"Le Jardin de Monsieur Li describes a Chinese garden somewhere between reality and imagination. A place for meditation where strolling is allied to thought, and every step sets the imagination free."
The perfumer released an anchoring text for the perfume,
"I remembered the smell of ponds, the smell of jasmine, the smell of wet stones, of plum trees, kumquats and giant bamboos. It was all there, and in the ponds there were even carp steadily working towards their hundredth birthday."
A short promotional film done in the documentary style was also released which invites you to smell a priori,
"The scent of jasmine and wet stones,
Hints of plum trees, and kumquats bathed in dew,
Sichuan pepper in the shade of a giant bamboo,
A haven of peace."
None of this matter however when you smell the perfume which smells of anything but of those suggested notes, well kumquat, yes, perhaps, at a distance. Who said the text had to allude to a list of notes ? We may interpret it as such but experiencing the composition lets you think that this is an olfactory poem standing next to the perfume like a springboard for the imagination rather than a faithful descriptive aid. What might be closer to the personality of the scent is this,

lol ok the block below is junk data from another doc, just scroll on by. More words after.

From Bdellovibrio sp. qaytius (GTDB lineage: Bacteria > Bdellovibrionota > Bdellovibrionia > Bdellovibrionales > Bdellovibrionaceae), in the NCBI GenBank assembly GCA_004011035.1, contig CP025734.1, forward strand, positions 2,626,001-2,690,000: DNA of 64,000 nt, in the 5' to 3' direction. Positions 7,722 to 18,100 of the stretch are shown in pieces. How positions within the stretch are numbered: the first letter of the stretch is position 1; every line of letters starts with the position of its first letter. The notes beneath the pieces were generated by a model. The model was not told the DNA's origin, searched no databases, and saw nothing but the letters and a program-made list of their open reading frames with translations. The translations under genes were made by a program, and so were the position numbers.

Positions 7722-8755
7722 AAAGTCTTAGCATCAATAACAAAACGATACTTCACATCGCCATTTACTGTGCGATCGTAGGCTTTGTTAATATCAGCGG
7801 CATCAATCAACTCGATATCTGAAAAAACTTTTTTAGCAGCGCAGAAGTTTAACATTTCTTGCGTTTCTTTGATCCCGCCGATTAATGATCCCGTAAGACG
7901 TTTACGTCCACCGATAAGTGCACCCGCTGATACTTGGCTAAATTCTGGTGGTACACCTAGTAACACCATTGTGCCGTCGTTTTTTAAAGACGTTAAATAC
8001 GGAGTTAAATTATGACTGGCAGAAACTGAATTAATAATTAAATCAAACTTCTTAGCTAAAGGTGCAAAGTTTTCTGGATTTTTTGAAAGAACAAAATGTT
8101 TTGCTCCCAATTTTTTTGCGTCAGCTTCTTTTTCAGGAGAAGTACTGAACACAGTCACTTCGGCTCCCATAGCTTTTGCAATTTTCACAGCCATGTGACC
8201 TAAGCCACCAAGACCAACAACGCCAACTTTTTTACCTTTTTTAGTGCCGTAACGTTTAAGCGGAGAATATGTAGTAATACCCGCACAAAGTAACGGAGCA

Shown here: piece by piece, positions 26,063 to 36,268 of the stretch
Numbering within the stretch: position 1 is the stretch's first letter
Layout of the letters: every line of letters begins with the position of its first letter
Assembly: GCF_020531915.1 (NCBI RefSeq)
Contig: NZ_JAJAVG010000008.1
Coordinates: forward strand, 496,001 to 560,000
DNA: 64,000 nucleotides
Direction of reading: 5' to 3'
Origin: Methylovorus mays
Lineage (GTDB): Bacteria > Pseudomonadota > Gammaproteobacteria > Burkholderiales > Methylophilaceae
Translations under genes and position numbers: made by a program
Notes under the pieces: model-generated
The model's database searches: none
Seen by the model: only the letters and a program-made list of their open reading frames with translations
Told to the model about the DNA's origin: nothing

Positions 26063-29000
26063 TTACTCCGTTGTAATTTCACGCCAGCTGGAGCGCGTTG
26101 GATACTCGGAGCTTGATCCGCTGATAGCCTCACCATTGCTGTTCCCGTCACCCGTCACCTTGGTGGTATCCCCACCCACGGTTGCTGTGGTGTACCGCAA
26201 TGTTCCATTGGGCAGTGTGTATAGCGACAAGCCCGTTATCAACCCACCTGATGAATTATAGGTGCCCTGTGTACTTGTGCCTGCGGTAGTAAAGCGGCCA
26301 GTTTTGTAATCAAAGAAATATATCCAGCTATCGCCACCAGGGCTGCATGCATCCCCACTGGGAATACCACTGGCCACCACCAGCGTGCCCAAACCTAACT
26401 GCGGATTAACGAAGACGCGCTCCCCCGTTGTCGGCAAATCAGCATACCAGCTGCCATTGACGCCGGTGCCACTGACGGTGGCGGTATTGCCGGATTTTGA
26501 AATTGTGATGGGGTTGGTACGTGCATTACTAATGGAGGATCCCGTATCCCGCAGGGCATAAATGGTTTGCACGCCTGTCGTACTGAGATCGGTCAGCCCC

"Create a garden To be transported away from the world's turmoil, And far from its constraints. Live in one's garden To be immersed in the beauty of the world, And become one with its imprint."
Le Jardin de Monsieur Li might be in fact, more to the point, Le Jardin de Monsieur Ellena.
In truth, Le Jardin de Monsieur Li smells more of a dream of the Mediterranean as well as of a fantasy garden growing under the wind of the Provence back-country, planted with Willy Tonkaesque milky-white caramel candies. There is a greenness which comes bathed in milk as well. The greenness subtly recall the retro charm of the viridian fragrances of the 70s, in particular Ivoire by Balmain (1980) which closed the decade. But it is never quite as lady-like and aldehydic to qualify frankly as a nostalgic 1970s retake.
There is something about Le Jardin de Monsieur Li which could also recall Rosabotanica a bit in its minty green and lactonic effect, which actually came after Un Jardin après la Mousson. This mentholated facet creates an almost Alpine freshness effect, consistent with the landscape of the Provence region.
I said when reviewing Un Jardin après la Mousson for which the perfumer travelled to South India that he could just as well had stayed at home and leafed through his famed black Moleskine notebooks. I wrote then,